Every Wednesday, I’ll post about multiple intelligences so we can better understand children and why they do what they do.

Are you self smart? Do you know children or teens who have self-smart strengths? This month can be hard for them.

Watch for emotional outbursts and whiney behavior that may indicate their needs aren’t being met. What do self-smart people need?

They need time to think of ideas and answers to questions. They think by reflecting and they often go deep within themselves. They compare answers and ideas, looking for the one that just feels right.

  • Ask them for input earlier than you might others so they have additional thinking time.
  • It may help to ask questions separately. For example, don’t ask about both the movie they want to see and where they want to eat dinner. It might be easier for them to process and answer one question and then the other. Be patient and refrain from quickly demanding an answer or decision. It won’t help.

They need privacy. They need their private thoughts respected. Their thoughts and feelings are very important to them. They just think it’s not necessary to share them with others.

  • When you do need to know what they’re thinking and feeling, explain why you do. Teach them it’s your role and responsibility to guide their thoughts and emotional responses and you can’t do that if they keep them a secret. You have every right to ask them questions; it’s the way you ask them and what you ask them that will make a difference.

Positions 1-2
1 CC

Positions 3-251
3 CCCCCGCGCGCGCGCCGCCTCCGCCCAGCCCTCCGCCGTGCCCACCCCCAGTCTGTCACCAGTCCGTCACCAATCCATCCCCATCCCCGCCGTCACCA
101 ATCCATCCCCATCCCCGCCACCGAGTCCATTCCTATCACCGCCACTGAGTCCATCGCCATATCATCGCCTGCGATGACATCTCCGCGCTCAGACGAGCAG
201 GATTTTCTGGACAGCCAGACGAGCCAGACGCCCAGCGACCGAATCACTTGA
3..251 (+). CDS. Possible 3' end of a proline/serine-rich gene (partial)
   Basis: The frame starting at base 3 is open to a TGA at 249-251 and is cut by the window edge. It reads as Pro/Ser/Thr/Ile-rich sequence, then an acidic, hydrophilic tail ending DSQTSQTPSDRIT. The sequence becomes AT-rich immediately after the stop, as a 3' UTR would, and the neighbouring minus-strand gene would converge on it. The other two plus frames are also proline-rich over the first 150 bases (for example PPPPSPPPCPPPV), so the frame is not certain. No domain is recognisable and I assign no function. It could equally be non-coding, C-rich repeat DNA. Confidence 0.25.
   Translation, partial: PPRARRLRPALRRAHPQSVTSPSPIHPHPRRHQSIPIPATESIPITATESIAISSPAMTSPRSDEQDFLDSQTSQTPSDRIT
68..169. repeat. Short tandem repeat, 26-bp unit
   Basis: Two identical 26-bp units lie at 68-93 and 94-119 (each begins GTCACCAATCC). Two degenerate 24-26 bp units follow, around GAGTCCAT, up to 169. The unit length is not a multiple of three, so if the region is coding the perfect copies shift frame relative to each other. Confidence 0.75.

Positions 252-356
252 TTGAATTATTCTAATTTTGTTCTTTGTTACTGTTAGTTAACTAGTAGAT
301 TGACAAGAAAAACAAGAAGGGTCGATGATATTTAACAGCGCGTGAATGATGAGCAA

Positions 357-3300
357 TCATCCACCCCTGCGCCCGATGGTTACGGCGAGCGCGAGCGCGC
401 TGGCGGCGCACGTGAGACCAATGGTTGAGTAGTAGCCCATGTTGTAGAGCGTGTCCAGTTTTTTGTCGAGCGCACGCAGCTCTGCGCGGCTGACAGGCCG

• Help well-meaning visiting relatives understand that all their questions about your son’s goals, feelings, and school experiences may actually contribute to his silence rather than get him talking. If they stay available and love them, most self-smart children will eventually share. Also, help the relatives understand that when a child doesn’t share much, it doesn’t mean they don’t love them.
  • Affirm your children when they do converse. Especially with your encouragement, they can learn to use their people-smart abilities at times like this. You can do the same when it honors others.

They need peace, quiet, and space. These are reasons the loud, hectic, crowded Christmas season can be stressful for self-smart people. If children have to share their rooms or just have many more people at dinner than they’re used to, stress can build. Not having physical space and emotional peace and quiet can steal the joy of all the celebrations they participate in.

  • Allow your daughter to spend ten minutes here and there in the privacy of her room when the people overwhelm her.
  • Don’t worry if children go off by themselves for awhile when relatives are over. They’re not necessarily being unfriendly or distant. They are, perhaps, responding to their self-smart need for peace, quiet, and space. If you need to do this, too, do it. (Later this month, 16 people will be at my brother’s home for several days. I guarantee you I’ll be stealing away by myself every once in awhile.)
  • Sometimes the number of parties and hanging around during receptions after concerts and such gets to be too much. To make it through weeks of busyness, it might be best to skip a few things to create more opportunities for quiet.

Self-smart people can enjoy all the festivities involved this month and early next month. They can contribute great thoughts and insights. This is more likely when their needs for time, privacy, peace, quiet, and space are considered. Blessings as you do.